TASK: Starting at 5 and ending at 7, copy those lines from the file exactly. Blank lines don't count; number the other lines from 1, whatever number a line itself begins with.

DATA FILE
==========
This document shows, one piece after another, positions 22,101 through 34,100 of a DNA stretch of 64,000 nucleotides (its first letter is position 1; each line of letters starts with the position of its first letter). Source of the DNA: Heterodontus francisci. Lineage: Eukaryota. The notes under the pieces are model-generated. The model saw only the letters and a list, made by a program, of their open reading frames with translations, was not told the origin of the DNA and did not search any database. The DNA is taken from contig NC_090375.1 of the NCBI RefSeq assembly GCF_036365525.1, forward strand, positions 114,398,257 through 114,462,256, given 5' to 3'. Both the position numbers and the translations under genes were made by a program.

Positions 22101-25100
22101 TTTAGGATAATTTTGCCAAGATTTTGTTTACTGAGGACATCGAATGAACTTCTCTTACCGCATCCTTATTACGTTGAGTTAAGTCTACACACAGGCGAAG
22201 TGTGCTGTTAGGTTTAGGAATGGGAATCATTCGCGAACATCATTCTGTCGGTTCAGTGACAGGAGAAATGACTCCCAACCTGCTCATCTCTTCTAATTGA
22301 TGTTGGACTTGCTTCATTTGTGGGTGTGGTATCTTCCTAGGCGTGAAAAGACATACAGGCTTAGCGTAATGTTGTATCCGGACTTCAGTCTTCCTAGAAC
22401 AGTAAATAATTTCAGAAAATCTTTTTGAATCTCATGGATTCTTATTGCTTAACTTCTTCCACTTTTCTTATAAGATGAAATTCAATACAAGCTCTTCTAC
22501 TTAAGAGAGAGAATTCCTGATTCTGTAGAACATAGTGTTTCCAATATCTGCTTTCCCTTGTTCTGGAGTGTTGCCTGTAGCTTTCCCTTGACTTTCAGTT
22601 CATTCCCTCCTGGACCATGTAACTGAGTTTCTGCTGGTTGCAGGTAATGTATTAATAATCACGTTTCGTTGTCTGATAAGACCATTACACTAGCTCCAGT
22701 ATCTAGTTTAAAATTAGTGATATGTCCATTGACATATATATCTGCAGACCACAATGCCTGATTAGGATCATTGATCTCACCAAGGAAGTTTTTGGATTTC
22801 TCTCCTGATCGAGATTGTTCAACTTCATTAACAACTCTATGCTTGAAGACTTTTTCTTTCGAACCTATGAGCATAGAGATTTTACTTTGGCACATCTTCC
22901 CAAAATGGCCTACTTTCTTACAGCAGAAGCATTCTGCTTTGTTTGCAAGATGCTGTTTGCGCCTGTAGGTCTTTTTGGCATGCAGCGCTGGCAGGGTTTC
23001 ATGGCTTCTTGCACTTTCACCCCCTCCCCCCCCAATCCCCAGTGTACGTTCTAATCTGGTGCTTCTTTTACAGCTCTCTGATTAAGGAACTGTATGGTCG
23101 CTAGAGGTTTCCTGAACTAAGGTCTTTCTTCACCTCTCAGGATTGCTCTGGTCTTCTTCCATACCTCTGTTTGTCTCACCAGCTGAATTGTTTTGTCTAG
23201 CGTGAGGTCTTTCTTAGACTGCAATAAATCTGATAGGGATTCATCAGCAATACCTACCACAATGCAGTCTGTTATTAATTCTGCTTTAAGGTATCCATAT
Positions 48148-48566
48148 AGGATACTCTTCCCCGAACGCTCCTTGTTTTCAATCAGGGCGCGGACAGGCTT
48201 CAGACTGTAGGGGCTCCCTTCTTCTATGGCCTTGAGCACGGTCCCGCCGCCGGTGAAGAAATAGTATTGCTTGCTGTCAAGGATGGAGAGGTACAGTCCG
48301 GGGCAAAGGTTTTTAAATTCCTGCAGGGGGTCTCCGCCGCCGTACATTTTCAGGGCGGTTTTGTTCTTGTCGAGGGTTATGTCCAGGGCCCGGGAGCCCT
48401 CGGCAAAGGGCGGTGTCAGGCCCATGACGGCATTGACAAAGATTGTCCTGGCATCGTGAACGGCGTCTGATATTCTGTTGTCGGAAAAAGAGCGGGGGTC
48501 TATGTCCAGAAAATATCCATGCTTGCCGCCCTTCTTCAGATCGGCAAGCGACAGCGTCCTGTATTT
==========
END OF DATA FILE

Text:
22301 TGTTGGACTTGCTTCATTTGTGGGTGTGGTATCTTCCTAGGCGTGAAAAGACATACAGGCTTAGCGTAATGTTGTATCCGGACTTCAGTCTTCCTAGAAC
22401 AGTAAATAATTTCAGAAAATCTTTTTGAATCTCATGGATTCTTATTGCTTAACTTCTTCCACTTTTCTTATAAGATGAAATTCAATACAAGCTCTTCTAC
22501 TTAAGAGAGAGAATTCCTGATTCTGTAGAACATAGTGTTTCCAATATCTGCTTTCCCTTGTTCTGGAGTGTTGCCTGTAGCTTTCCCTTGACTTTCAGTT